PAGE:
Helen Kelly linked to an advice column in the Herald which suggests that while it’s perfectly okay to ask people how much they paid for their house, it’s a no-no to ask about their income.
It’s a great collision between two myths which reinforce a lot of terrible ideas we’re told about people, and value, and solidarity.
Of course you can ask people – with proper etiquette – what they paid for their house. House-buyingness is next to godliness. Buy a house young and you’re an entrepreneur. Own multiple properties and preach the virtues of “treat ’em mean, keep ’em keen” and you get headlines. There’s no shame in owning one house, five houses, or making millions of dollars literally being subsidized by a state which won’t provide decent housing for people in need.
But there’s plenty of shame in asking people what they earn. That’s private information, after all, and you’re an individual standing on your own two feet and by god, if other people (who aren’t as good and productive as you) find out what you get, they’ll try to steal it!
Or as advice columnist Lee Suckling put it:
Asking somebody about his or her salary is far less permissible. This is purely because it’s none of your business.
The only people that need to know how much you earn are your boss and your spouse.
It’s the gospel of self-interest. You’re an individual. You’re think as an individual. You function as a good little rational economic unit working purely for its own gain.
One of the terrible aspects of our current system is how it unnaturally pits us against each other. You certainly shouldn’t look at the other people working around you and think “we’re in this together. We’re in the same situation! We should be treated fairly and given the same pay for doing the same work.” They’re not comrades. They’re competition!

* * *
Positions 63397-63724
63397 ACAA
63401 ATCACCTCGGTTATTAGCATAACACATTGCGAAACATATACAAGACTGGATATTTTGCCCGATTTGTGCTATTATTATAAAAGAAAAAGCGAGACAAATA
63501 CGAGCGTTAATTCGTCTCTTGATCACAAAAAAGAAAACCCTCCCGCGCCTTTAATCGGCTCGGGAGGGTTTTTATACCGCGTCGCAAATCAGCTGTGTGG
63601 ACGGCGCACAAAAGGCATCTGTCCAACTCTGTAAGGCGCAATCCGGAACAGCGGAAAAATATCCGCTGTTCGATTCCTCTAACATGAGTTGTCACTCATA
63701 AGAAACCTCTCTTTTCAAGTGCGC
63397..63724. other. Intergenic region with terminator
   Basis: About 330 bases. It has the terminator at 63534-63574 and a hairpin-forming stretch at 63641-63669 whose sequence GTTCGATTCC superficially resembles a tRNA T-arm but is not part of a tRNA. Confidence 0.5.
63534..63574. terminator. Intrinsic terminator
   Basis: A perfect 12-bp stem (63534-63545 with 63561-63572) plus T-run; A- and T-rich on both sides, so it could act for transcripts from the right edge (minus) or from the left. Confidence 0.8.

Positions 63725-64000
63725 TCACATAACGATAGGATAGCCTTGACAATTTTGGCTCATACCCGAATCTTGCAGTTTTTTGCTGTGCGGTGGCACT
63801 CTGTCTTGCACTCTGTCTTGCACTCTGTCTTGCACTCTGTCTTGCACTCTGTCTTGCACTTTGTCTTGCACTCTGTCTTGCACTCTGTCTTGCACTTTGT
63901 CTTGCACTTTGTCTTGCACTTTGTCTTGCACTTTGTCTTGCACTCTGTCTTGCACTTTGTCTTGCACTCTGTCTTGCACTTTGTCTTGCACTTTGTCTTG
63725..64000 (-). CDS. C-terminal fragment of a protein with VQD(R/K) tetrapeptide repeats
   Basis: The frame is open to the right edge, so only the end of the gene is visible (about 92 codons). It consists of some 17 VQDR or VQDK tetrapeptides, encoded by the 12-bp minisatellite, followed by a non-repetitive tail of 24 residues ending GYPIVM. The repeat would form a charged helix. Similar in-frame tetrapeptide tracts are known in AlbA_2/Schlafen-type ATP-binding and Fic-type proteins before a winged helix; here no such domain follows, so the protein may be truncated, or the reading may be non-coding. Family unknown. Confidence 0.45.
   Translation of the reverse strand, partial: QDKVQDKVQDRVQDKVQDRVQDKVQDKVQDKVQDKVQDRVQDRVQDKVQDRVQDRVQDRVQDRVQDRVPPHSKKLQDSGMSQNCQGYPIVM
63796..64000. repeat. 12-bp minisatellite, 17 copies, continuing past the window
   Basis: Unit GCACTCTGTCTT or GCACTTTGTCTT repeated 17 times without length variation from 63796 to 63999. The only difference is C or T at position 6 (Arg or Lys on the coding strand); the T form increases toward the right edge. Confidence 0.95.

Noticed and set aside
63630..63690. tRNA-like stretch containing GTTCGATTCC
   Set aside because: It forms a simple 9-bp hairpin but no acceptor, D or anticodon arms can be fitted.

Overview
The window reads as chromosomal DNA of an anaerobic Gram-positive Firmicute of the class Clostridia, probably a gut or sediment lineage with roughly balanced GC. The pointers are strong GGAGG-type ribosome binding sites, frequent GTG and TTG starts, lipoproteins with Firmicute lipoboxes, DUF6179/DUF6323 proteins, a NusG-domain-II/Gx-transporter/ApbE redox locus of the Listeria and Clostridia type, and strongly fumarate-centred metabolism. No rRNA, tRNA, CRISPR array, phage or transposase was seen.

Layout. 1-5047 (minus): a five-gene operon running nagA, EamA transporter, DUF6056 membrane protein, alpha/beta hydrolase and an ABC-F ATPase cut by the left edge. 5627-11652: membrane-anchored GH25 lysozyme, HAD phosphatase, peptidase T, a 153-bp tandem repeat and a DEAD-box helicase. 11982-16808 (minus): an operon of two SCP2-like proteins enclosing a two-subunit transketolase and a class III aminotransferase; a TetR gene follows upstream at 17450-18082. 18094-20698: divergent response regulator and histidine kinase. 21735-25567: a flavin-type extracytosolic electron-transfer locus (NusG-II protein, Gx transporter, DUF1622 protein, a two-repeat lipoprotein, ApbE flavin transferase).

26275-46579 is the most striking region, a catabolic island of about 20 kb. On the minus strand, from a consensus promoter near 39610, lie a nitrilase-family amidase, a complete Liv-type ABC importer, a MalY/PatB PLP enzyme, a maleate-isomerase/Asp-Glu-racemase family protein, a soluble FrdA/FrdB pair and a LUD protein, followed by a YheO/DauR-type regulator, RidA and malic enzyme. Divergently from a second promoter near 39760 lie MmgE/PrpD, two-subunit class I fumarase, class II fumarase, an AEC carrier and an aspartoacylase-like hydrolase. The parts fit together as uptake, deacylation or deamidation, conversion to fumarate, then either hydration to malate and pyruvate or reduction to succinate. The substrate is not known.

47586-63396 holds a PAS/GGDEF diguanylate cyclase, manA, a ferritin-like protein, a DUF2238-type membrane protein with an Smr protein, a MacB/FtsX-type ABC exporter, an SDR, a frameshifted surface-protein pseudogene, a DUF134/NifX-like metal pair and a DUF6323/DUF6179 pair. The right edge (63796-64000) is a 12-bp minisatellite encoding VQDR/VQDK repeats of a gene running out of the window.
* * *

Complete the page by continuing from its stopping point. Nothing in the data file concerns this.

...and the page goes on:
We’re meant to take it on faith that each of us – the “you” who has to protect your good deal from the avarice of your fellow labourers – is getting the best deal. And we’re meant to see this as a good thing, because the boss wants us to sit at his table in the cafeteria, not them.
We’re meant to trust that the boss is properly sharing his or her profits with the people who created them. Unfortunately, a lot of them aren’t.
That’s what a lot of people working at Google discovered when Erica Baker created a shared spreadsheet of the salaries of people working at the company. Surprise surprise – they found people weren’t being paid equally for their work. And apparently managers at Google didn’t like this. Erica Baker isn’t working there any more.
The defensiveness is kind of understandable, but also shows the benefits of transparency for everyone involved. We know about unconscious bias. Most people don’t twirl their moustaches and announce “I’m going to pay women less because I hate them”. They don’t realise they’re doing it until it’s all laid out in front of them. And if they think of themselves as good people who aren’t sexist or racist, etc, it can be a shock to discover you were being sexist or racist, etc, in practice.
(In the same way, I doubt Lee Suckling sat down at his keyboard and thought “Haha! How can I reinforce a cult of individual self-interest today? Muahahahaha!”)
A final point: if you’re in a unionised workplace with a collective agreement – and I acknowledge they’re the minority – you do see what your coworkers are earning. You know that the same job is paid at the same rate, or that everyone in your team sits in the same pay band. It doesn’t ruin morale.
What do we see when the people in a workplace or industry are in the union? Higher wages, better conditions, and fairer pay for men and women.
So I’m sorry, but I’m going to keep on being impolite. Because “politeness” is capitalism’s way of tricking us into not comparing notes and realising just how much we’re all getting exploited.